When a patient enters a hospital or medical clinic, are there
simple, clear signs telling them where to go? Are they able to
navigate and fill out required forms? Can they read and understand
medical records, educational materials, and treatment
I am currently taking a health literacy class that is increasing
my awareness of the complexity of the written and spoken health
environment. I find that I am beginning to delve deeper into
understanding the challenges and potential opportunities that a
patient may encounter during interactions within medical centers
and when interpreting health information from a number of
People are often expected to have a range of skills in addition
to reading, including the ability to manipulate and understand
concepts such as numbers and risk, in order to fully navigate the
healthcare system. Unfortunately, research has found that the
complexity of many health materials, including resources for cancer
patients, surpasses the health literacy skills of many Americans
and leaves them unable to fully interpret the information at hand.
This disparity has led to poor outcomes and low perceptions of
coordinated care for cancer patients with low health literacy.
It requires somewhat of a perspective shift to fully understand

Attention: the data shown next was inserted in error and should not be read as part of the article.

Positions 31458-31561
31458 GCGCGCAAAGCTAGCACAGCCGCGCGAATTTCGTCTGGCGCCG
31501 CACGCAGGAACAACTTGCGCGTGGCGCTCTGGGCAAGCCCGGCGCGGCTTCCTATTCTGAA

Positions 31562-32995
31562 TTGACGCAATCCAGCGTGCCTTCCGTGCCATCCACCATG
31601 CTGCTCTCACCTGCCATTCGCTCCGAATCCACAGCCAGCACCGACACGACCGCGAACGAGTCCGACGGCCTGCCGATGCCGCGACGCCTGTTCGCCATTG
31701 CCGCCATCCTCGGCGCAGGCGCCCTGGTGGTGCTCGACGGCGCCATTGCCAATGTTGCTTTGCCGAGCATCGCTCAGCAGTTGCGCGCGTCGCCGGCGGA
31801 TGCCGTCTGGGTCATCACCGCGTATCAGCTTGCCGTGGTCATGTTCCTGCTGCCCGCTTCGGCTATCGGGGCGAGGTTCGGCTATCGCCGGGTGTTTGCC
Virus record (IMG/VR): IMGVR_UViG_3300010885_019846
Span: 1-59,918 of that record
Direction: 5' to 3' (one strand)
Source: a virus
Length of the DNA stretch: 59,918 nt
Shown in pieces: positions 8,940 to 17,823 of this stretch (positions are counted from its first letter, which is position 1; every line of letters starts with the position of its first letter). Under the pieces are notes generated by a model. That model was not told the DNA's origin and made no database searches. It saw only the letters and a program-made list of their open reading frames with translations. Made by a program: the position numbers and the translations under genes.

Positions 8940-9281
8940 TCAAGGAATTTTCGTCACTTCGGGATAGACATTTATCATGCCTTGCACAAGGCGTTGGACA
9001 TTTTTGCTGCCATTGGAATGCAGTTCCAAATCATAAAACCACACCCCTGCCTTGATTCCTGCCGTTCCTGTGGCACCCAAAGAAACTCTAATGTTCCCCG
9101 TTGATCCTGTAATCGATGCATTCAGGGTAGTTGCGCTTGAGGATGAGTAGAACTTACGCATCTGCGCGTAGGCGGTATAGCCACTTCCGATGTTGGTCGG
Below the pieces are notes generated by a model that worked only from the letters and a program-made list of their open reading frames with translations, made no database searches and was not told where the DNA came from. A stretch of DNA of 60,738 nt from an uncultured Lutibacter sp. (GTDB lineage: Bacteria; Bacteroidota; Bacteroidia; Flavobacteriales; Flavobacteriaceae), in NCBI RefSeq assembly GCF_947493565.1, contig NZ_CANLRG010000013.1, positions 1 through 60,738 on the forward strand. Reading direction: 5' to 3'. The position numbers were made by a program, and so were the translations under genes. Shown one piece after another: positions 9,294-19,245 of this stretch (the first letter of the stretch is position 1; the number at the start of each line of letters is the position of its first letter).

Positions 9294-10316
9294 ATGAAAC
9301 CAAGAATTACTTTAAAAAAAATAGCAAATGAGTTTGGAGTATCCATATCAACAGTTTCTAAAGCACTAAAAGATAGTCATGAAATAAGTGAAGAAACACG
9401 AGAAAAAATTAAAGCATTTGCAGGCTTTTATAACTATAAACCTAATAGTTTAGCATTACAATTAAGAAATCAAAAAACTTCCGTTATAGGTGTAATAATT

the challenges of the written health environment. As researchers
and doctors become established in the health world, certain terms
and phrases may become commonplace and familiar. However, to
patients, written or spoken communication containing numbers,
complex terms, and long sentences may create an overwhelming amount
of information to process. When grappling with the concept of risk
in life or death treatment options, this information overload may
be even more distressing.
As I am learning, it requires some practice to step back and
disentangle the different aspects of language and identify the ways
in which words, numbers, and charts can be expressed in more
approachable terms. The exercise is also a reflexive one as it
requires not just examining the literacy skills of patients, but
turning the mirror around and examining the communication skills
(written or spoken) of the person expressing the information.
Understanding the assumptions we bring in expressing and
researching health communication materials can serve to benefit
both our own knowledge and that of patients and community members.
As promising research in this field grows, I am eager to see how
future studies continue to make health literacy a key component of
cancer research and education.
2011 CCRC Doctoral Fellow